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Howell v. Austin

United States District Court, S.D. Illinois

May 22, 2015

BILLIE E. HOWELL, # K-03261 Plaintiff,
v.
THOMAS AUSTIN, RICK TAPHORN, MAJOR McABBY, TIM SCHREVE, ALAN BECKMAN, C/O STEWARD, and MS. FEAZEL, Defendants.

MEMORANDUM AND ORDER

STACI M. YANDLE, District Judge.

Plaintiff, currently incarcerated at Centralia Correctional Center ("Centralia"), has brought this pro se civil rights action pursuant to 42 U.S.C. § 1983. Plaintiff is serving a 40-year sentence for murder. Plaintiff claims that Defendants have retaliated against him for filing grievances, by confiscating and refusing to return legal documents which he needs in order to pursue post-conviction relief in his criminal case.

In the complaint, Plaintiff states that he has been confined at Centralia since March 1999. Between that time and September 2010, he has written many grievances against prison staff, complaining about the conditions of his confinement, medical malpractice, and deliberate indifference to his medical needs (Doc. 1, p. 5).

Plaintiff accumulated a number of legal and court documents which had been stored and secured at the Centralia law library. In December 2009, the prison went on lockdown status for over a month. During this lockdown, Defendants Taphorn, McAbby, Schreve, Beckman, and Steward, along with other unknown prison officials, conducted a shakedown of the law library. Plaintiff's legal boxes were searched outside his presence. The above Defendants confiscated two of Plaintiff's legal folders, which contained documents and exhibits relating to his criminal case. These materials have never been returned to Plaintiff.

The exhibits to Plaintiff's complaint include a grievance he filed on September 7, 2010, complaining about the improper search of his legal storage boxes, and seeking the return of his missing documents (Doc. 1, pp. 10-11). That grievance was denied by Defendant Counselor Feazel because it was filed too late (Doc. 1, p. 8). On September 28, 2010, Plaintiff filed a grievance against Defendant Feazel for improperly handling his September 7 grievance (Doc. 1, pp. 12-13).

Plaintiff now claims that all Defendants have conspired to deprive him of his missing legal documents, in retaliation for his activity in filing grievances against them and other prison officials.

Plaintiff states that he is planning to file a non-frivolous successive post-conviction petition in his state criminal case, asserting his actual innocence. However, he is required to attach his supporting documentary evidence, records, affidavits, and transcripts to this petition. He cannot do so while the Defendants continue to withhold this material from him, thus, he asserts that Defendants are denying him access to the courts (Doc. 1, pp. 5-6).

Plaintiff seeks injunctive relief, ordering Defendants to immediately return the confiscated legal material to him, and enjoining any prison staff from retaliating against him or transferring him because he has filed this lawsuit (Doc. 1, p. 7). He also seeks compensatory and punitive damages.

Merits Review Pursuant to 28 U.S.C. § 1915A

Under § 1915A, the Court is required to conduct a prompt threshold review of the complaint, and to dismiss any claims that are frivolous, malicious, fail to state a claim on which relief may be granted, or seek monetary relief from an immune defendant.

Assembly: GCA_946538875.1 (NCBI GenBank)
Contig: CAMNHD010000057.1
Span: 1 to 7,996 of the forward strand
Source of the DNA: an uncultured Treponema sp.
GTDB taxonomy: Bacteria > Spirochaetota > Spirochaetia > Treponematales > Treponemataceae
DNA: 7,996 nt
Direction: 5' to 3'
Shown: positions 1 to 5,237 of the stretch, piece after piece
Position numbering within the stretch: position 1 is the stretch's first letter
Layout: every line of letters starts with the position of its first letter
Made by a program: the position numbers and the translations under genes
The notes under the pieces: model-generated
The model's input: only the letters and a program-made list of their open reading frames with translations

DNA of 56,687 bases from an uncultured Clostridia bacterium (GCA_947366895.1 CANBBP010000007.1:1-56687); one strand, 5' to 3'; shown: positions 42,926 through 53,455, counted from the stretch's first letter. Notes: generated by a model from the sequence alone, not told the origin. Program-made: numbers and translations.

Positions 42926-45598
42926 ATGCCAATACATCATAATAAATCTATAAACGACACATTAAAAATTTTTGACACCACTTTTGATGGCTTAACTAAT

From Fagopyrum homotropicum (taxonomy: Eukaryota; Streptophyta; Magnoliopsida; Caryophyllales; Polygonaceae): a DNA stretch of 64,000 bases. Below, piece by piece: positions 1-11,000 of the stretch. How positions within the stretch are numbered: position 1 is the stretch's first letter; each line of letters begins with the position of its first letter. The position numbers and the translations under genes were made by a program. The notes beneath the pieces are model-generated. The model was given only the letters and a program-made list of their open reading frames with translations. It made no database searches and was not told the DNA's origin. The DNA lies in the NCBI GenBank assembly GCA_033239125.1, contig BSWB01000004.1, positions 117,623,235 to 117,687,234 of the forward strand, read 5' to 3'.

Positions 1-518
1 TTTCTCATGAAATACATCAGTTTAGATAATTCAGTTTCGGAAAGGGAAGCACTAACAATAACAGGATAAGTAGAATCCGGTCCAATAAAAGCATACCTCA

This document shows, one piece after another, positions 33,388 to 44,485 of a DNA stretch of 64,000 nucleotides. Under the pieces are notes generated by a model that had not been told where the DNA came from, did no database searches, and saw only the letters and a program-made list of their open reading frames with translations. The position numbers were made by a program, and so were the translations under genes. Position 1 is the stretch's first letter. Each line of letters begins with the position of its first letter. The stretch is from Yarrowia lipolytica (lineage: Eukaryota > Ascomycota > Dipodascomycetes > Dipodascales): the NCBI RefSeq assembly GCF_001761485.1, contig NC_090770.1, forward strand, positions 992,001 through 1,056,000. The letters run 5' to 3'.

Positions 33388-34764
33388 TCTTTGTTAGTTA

An action or claim is frivolous if "it lacks an arguable basis either in law or in fact." Neitzke v. Williams, 490 U.S. 319, 325 (1989). Frivolousness is an objective standard that refers to a claim that "no reasonable person could suppose to have any merit." Lee v. Clinton, 209 F.3d 1025, 1026-27 (7th Cir. 2000). An action fails to state a claim upon which relief can be granted if it does not plead "enough facts to state a claim to relief that is plausible on its face." Bell Atlantic Corp. v. Twombly, 550 U.S. 544, 570 (2007). The claim of entitlement to relief must cross "the line between possibility and plausibility." Id. at 557. Conversely, a complaint is plausible on its face "when the plaintiff pleads factual content that allows the court to draw the reasonable inference that the defendant is liable for the misconduct alleged." Ashcroft v. Iqbal, 556 U.S. 662, 678 (2009). Although the Court is obligated to accept factual allegations as true, see Smith v. Peters, 631 F.3d 418, 419 (7th Cir. 2011), some factual allegations may be so sketchy or implausible that they fail to provide sufficient notice of a plaintiff's claim. Brooks v. Ross, 578 F.3d 574, 581 (7th Cir. 2009). Additionally, Courts "should not accept as adequate abstract recitations of the elements of a cause of action or conclusory legal statements." Id. At the same time, however, the factual allegations of a pro se complaint are to be liberally construed. See Rodriguez v. Plymouth Ambulance Serv., 577 F.3d 816, 821 (7th Cir. 2009).

Based on the allegations of the complaint, the Court finds it convenient to divide the pro se action into the following counts. The parties and the Court will use these designations in all future pleadings and orders, unless otherwise directed by a judicial officer of this Court. The designation of these counts does not constitute an opinion as to their merit.

Count 1: First Amendment access to courts claim against Defendants Taphorn, McAbby, Schreve, Beckman, Steward, and other unknown officers, [1] who confiscated Plaintiff's legal documents in December 2009 and continue to withhold them, thus preventing Plaintiff from pursuing post-conviction relief in his criminal case;
Count 2: First Amendment retaliation claim against Defendants Taphorn, McAbby, Schreve, Beckman, Steward, and Feazel, who are withholding Plaintiff's legal documents from him because he filed ...

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